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John Wiley & Sons, Inc


Quality improvement and trade-ins are widely used by firms to manage the demand slowdown. However, how these two strategies interact with each other is unclear. In this paper, we construct a stylized model where a monopoly sells the new product to a market comprising both new and replacement consumers. We examine and compare the firm's optimal decisions, demands, and profits under four cases with quality improvement and/or trade-in program. We identify several interesting results. First, quality improvement may lead to a lower retail price, while the trade-in program consistently results in a higher price. Additionally, the trade-in program encourages the firm to increase quality improvement level and sell the product with a higher price increase per unit of quality improvement. Second, although the trade-in program and quality improvement strategy can certainly help increase the new product's demand, they may be partially substitutive under some conditions. Interestingly, their complementary effect in improving the firm's profit always exists. Third, quality improvement constantly improves consumer surplus and social welfare; however, it brings a larger environmental burden. Conversely, although the trade-in program might reduce consumer surplus and social welfare, it can potentially reduce the environmental impacts when unit production cost is relatively low. Finally, our main findings above are relatively robust when considering the internal competition from remanufactured products, external competition from the secondary market, or the impacts of strategic consumer behaviors.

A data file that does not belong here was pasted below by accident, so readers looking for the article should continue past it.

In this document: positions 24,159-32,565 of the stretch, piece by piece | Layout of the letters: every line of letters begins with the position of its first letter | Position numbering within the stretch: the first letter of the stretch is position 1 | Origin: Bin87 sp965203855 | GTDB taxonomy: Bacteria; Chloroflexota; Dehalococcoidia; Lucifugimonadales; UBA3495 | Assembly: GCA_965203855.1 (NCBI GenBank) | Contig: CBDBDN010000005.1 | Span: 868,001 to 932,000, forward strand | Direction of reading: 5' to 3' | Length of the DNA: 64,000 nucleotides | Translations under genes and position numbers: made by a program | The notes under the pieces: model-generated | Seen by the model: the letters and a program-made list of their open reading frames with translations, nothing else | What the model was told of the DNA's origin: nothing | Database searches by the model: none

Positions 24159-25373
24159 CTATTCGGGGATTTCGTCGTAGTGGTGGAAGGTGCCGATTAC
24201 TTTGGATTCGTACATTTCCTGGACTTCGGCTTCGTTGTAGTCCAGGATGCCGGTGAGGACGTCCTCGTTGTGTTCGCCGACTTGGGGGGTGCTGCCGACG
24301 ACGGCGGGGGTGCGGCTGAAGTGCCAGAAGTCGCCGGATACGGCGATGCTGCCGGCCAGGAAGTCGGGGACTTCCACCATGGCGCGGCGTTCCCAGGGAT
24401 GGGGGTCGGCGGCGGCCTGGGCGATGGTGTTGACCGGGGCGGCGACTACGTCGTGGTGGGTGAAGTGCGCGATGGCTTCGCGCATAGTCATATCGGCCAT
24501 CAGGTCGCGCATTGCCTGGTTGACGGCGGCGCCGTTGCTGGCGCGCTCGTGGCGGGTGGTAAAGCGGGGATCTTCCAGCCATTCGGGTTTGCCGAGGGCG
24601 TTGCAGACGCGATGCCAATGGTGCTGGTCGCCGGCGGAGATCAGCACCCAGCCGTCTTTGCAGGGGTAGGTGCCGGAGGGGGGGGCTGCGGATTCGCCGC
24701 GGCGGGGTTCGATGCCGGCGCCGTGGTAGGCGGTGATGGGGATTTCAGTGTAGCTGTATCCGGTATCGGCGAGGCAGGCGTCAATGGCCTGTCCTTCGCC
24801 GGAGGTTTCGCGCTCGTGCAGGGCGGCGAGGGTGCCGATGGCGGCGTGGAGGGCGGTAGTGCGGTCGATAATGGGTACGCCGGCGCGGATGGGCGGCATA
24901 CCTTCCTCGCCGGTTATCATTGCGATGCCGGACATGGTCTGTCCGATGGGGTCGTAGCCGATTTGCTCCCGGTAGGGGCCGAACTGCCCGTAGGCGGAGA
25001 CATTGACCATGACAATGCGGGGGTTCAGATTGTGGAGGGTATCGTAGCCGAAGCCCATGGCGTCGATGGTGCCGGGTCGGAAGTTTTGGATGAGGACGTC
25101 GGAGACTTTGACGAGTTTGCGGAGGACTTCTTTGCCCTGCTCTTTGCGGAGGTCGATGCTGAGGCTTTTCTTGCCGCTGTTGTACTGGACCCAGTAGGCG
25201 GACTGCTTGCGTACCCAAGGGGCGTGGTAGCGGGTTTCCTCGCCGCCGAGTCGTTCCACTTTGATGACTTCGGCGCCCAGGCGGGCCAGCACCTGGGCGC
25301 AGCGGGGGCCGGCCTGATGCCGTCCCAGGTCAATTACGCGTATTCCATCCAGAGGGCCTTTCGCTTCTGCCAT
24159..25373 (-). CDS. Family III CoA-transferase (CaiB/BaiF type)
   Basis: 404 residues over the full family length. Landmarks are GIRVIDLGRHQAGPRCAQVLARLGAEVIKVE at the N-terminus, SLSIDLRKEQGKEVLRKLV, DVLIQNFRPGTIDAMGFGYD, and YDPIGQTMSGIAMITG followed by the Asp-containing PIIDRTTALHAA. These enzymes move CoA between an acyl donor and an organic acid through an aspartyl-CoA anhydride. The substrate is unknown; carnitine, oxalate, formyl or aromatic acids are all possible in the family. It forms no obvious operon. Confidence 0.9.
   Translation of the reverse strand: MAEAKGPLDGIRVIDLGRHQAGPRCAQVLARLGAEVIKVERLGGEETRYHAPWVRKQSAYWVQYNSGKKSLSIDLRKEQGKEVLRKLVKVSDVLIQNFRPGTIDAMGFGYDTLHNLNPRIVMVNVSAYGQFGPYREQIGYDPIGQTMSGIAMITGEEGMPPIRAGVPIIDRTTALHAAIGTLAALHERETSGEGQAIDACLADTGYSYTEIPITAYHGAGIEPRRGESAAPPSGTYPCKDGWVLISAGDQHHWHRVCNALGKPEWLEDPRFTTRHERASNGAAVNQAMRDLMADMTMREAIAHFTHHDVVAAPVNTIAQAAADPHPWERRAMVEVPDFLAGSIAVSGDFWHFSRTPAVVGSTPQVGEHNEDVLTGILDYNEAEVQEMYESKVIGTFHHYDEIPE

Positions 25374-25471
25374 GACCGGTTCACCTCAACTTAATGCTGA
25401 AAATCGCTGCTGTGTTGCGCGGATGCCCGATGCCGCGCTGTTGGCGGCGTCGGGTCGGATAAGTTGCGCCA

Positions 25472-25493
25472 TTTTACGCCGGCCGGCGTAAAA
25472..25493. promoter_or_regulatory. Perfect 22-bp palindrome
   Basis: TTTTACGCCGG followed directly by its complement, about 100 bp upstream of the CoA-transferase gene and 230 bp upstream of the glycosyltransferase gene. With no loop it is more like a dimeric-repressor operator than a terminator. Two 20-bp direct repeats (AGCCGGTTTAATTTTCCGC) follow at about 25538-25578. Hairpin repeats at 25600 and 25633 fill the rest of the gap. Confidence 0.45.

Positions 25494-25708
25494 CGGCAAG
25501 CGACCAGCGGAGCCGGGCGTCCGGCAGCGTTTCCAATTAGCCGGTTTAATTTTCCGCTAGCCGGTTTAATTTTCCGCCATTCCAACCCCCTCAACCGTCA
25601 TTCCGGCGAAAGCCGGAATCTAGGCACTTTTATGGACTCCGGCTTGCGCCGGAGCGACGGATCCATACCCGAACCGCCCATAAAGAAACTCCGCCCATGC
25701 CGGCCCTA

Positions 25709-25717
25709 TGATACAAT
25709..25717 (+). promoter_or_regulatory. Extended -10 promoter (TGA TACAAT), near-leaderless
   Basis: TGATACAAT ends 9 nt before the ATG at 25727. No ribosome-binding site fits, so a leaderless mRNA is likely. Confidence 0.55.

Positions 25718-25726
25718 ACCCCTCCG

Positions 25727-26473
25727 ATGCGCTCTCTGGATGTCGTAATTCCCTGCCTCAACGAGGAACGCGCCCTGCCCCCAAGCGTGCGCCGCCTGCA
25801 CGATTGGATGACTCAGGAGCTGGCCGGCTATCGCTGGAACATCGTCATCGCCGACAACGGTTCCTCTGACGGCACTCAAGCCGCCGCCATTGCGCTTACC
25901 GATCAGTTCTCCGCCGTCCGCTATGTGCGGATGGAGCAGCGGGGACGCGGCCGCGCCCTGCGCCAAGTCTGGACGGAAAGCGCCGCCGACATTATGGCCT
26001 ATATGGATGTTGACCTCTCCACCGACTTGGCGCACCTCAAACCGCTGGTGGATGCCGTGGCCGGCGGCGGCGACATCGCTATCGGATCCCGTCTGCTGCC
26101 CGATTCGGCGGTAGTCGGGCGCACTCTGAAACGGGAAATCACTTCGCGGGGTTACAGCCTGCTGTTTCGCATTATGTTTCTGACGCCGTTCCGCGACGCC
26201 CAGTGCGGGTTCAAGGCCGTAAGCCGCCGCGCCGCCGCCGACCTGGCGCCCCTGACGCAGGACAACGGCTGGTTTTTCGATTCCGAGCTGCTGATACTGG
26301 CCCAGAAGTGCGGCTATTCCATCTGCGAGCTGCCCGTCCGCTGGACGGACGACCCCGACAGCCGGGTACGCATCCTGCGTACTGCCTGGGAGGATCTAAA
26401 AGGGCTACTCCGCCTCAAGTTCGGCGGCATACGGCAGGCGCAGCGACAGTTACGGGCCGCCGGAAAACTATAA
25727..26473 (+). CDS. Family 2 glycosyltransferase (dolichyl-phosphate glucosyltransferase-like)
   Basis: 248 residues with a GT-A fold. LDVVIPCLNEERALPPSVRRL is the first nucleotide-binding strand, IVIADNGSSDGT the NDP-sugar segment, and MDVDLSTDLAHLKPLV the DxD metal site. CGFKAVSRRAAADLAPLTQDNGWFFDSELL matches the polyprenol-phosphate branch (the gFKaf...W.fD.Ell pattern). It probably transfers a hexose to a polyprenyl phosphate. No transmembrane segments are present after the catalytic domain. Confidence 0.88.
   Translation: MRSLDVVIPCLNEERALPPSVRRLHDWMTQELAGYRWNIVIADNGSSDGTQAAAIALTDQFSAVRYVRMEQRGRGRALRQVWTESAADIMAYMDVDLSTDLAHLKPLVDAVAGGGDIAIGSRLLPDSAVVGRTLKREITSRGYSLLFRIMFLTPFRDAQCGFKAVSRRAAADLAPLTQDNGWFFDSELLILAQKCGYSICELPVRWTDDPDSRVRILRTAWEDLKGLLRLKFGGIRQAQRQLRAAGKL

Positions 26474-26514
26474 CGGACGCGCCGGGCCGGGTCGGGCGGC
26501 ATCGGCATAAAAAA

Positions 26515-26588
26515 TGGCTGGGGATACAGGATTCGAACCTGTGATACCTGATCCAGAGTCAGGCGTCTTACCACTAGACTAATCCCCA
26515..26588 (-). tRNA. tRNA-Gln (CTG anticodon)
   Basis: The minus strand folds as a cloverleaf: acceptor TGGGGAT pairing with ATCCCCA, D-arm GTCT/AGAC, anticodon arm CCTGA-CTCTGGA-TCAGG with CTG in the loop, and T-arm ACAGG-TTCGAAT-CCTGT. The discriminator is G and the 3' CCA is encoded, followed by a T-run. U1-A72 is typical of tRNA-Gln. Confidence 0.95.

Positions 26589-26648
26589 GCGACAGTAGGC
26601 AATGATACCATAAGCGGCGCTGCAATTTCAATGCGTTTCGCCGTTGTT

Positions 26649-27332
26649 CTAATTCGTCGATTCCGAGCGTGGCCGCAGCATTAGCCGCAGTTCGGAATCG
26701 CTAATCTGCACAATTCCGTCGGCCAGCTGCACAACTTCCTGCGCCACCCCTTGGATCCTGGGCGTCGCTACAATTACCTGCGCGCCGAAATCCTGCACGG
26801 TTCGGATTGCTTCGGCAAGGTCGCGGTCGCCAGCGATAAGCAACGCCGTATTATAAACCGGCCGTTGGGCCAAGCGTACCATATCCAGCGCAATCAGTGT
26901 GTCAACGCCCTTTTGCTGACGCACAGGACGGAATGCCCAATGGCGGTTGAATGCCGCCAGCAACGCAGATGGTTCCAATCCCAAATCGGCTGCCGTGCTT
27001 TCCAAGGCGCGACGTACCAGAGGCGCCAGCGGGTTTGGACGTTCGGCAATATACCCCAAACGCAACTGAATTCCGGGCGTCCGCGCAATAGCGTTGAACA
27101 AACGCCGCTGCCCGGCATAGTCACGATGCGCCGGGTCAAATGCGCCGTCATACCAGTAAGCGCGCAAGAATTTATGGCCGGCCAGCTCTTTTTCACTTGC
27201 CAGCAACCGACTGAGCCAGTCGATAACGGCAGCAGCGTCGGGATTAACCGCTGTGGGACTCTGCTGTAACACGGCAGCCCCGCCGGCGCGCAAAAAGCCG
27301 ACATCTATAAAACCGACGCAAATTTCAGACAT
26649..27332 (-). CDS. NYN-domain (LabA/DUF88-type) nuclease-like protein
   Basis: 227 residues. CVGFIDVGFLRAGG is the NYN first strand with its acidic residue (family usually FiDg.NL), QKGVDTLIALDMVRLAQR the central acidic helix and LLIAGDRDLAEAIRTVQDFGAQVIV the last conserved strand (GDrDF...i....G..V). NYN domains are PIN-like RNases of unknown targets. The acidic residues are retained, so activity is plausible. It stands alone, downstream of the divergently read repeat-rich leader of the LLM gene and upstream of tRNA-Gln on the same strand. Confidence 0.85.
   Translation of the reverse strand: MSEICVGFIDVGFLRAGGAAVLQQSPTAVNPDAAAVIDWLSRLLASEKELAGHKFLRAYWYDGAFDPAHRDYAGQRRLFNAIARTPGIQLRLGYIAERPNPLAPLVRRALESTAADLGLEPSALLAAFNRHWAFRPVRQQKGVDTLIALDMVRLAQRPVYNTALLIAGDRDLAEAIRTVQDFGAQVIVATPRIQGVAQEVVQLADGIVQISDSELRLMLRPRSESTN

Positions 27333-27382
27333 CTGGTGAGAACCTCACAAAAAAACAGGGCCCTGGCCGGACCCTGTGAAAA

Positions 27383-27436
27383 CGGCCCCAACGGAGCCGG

This is the peer reviewed version of the following article: Wang, W., Feng, L., Li, Y., Cai, G. (George), & Zhang, W. (2023). Managing demand slowdown: The interplay between trade-ins and quality improvement. Naval Research Logistics (NRL), 70(8), 793–810, which has been published in final form at This article may be used for non-commercial purposes in accordance With Wiley Terms and Conditions for self-archiving.

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